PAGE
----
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Filmschool in a Jar - Character Analysis in X-Men (2000)

(Note: This is an analysis of the character work as told in the screenplay for the 2000 film X-Men. This is an important distinction, as there are major differences between the script and the final product seen in theaters.)

The first thing I noticed when reading the script for X-Men, was the fact that our main character does not show up until page fourteen. While a bit odd, it overall does not affect the flow of the story. There are a lot of characters in the X-Men universe and the script takes it time introducing each one. The opening of the film gives us a small scene with several of the main team members. We may not know who they are yet, but that is not important. What is important is how they stand out. Each scene clearly defines each character’s past and their special power. The screenwriters (Ed Soloman and Christopher McQuarrie) are introducing us to the supporting team before they lead us to our main character.

But this is intentional because of who this film’s main character is: Wolverine. Wolverine is an angry loner. He is far from refined; he may have certain powers that make him unique like the rest of the team, but he does not use them with finesse. The first time we meet Storm, she is like Logan. But the next time we see her in the script, time has past and she has learned how to hone her abilities. This shows that each of the team members have already learned from Charles Xavier. Wolverine, aka Logan, has yet to meet Charles. This is a major plot point for the film. So let’s take a look at an example. (This scene is nearly two pages long, so I will be skipping through it, indicating that by a ‘…’.)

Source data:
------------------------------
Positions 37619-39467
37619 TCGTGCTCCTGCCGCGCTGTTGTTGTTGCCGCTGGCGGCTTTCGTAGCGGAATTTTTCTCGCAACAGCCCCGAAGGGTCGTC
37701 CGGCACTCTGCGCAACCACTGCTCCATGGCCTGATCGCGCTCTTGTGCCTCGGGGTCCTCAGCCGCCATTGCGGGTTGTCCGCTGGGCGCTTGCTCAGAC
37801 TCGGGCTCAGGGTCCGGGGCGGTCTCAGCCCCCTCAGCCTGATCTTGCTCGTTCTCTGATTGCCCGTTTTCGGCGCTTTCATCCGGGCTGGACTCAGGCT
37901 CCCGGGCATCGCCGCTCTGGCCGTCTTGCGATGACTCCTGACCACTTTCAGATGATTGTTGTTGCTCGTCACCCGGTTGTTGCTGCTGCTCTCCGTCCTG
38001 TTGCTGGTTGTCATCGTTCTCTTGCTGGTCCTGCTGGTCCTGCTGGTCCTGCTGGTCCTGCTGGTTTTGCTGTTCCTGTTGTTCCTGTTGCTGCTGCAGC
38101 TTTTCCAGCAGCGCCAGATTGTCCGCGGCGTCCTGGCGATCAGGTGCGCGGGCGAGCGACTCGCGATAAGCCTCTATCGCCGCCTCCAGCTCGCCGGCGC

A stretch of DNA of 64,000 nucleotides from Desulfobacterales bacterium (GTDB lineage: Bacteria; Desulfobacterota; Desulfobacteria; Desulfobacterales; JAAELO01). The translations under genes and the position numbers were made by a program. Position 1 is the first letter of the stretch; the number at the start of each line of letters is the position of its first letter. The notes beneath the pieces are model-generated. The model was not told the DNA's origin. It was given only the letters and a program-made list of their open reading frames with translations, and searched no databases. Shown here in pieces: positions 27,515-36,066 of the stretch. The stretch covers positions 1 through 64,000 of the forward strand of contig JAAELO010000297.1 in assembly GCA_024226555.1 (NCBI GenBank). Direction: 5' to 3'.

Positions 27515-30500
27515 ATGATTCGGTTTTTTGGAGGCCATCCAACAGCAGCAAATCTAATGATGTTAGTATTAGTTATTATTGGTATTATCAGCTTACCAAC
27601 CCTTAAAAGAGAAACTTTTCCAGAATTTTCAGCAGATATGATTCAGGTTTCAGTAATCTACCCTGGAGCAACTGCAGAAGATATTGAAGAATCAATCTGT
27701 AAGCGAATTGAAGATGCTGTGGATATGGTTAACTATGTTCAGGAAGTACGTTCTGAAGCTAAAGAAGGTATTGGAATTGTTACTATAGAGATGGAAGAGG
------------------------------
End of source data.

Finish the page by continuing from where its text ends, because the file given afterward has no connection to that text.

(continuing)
KENYA - 1972

The hot scorched arid savannah…

A PRETTY GIRL OF 12, is tagged and

immediately shunned…

ONE DEVIOUS CHILD seems to get an idea. He picks up a small

stone and tosses it at the Pretty Girl. Another child follows

suit and then another. Before long, mob rules gives way and

stones are being tossed and then thrown. Small and then


It grows to the brink of frenzy, the laughing and the

shouting not too unlike the noise of the previous scene.

So much so, we may miss the first flake of snow. The children

certainly do. It is snowing for a good half minute before the

last of them stops.

By then, the snow is thick as flies and wafting down to melt

instantly on the hot African soil that has never seen snow


They look up again and see that mixed with the snow are tiny

pellets of hail, seeming to increase in number as the snow

mysteriously wanes…

The girl drops to the ground and covers her head as

hailstones the size of coffee cans plow into the Earth as

well as the weaker shacks of grass and mud. Before long, they

hew a path of destruction that devastates the village.

And all along the girl sits huddled in the dust, crying. As

hailstones fall in a circle around her, never coming closer

than ten feet or so.

This is our introduction to the character of Storm. She is a tortured and shunned child who cannot control her powers. Her abilities have clearly been met with fear and contempt. This scene constitutes pages four and five from the script. Now compare this to her next scene on pages sixteen and seventeen. (Again, I will be skipping through indicated by a ‘…’.)


Lightning? No. Lightning is not red…

The wind blows so violently now that he nearly misses two

figures standing only a few yards away - mere silhouettes in

the icy haze.

A closer look tell us it is a man and a woman, THEY WEAR

STRANGE UNIFORMS of form-fitting material - the man wears a

reflective visor that hides his eyes. The woman's face is

bare, revealing dark skin and penetrating eyes.

ANOTHER FLASH - one that seems to come from the visor itself.

An intense beam of red light. Sabertooth looks down and sees

the ice at his feet has melted - more accurately been melted -


The TWO FIGURES - CYCLOPS AMD STORM - obviously two of the

children we saw earlier now grown - stand over the whole and

calmly watch Sabertooth gather himself and swim back to the